As stated above, the rational behind using PET for dosimetry is that as the protons enter the patient and interact with the elements in tissue, there are inelastic collisions that produce positron emitters. The positron emitters are only produced in very small quantities and are short lived, but the detected signal is strong enough to be used as a method for dosimetry. Table Table11 shows the main isotopes produced by inelastic collisions of protons in tissue.
The image obtained from a PET scan after proton therapy is essentially the negative of the dose deposited[8,10]. Because of the energy dependence of the reaction cross sections, the inelastic scattering nuclear reactions tend to occur at higher proton energies than at the proton energies associated with the Bragg peak. Because of this, at the Bragg peak, the concentration of the positron emitters rapidly decreases because energy deposition happens through other interactions, not inelastic collisions. Therefore, the PET image shows activity up to the Bragg peak and then falls off, which is extremely important because the location of the Bragg peak can then be determined.
Due to scatterings in the beam delivery system, patient motion, and changes in the anatomy of the patient throughout treatment, an ideal treatment delivery can be difficult to achieve. The activity distribution of the positron emitters seen in the PET images provides information on where the dose was actually delivered for that particular treatment. By tracking the delivered dose from fraction to fraction, the treatment plan can be modified as needed to ensure the dose is delivered to the tumor.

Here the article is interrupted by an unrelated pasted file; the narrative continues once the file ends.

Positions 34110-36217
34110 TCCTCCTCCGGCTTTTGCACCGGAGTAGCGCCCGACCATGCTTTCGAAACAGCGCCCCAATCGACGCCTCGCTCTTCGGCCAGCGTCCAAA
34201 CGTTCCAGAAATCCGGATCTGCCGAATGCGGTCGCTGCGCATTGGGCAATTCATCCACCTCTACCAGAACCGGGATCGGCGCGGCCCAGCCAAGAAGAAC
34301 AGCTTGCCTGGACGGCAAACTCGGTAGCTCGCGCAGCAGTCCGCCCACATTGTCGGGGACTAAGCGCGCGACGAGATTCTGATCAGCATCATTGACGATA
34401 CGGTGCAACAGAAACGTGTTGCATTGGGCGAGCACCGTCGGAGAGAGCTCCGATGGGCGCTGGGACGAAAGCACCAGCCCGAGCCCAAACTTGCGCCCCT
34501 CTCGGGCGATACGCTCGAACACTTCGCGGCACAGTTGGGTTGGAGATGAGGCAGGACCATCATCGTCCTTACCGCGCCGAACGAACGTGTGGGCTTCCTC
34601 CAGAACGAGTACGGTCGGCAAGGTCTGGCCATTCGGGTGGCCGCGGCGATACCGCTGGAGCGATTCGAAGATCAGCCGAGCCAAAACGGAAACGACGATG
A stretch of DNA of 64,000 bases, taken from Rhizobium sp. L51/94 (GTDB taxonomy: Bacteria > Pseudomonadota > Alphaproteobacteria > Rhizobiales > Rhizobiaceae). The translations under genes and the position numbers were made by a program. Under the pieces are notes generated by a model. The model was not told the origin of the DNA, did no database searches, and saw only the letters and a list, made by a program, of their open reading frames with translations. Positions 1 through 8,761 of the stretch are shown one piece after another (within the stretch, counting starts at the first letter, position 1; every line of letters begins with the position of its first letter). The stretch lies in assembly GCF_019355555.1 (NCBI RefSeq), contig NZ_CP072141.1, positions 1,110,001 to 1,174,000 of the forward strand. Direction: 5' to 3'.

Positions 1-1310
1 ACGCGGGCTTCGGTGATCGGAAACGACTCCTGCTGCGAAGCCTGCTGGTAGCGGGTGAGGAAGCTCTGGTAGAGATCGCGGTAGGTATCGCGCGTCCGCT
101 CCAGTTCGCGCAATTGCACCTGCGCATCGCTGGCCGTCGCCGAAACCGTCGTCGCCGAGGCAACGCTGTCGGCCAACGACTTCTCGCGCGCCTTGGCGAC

There are two ways to acquire a PET image from proton therapy for dosimetry. The first of these is what is called in-beam or online PET monitoring. This method consists of a small field-of-view dual head PET system that is physically attached to the proton gantry as seen in Figure Figure22. The advantage of this approach is that the acquisitions are performed during or very soon after the treatment so there is minimal decay from the short lived positron emitters. Also, the patient remains in the treatment position so there is no anatomical shifting.
The second approach is called offline monitoring and the patient is moved following treatment to a dedicated PET/CT scanner. This transfer can take up to 30 min during which many of the positron emitters have decayed or been transported away from their original location by the circulatory or lymphatic system in a process called biological washout. On the other hand, the image acquired on the dedicated PET/CT scanner is easily fused to obtain anatomical information and the sensitivity and spatial resolution is improved. Both approaches are currently under investigation and show promising results in proton therapy dosimetry.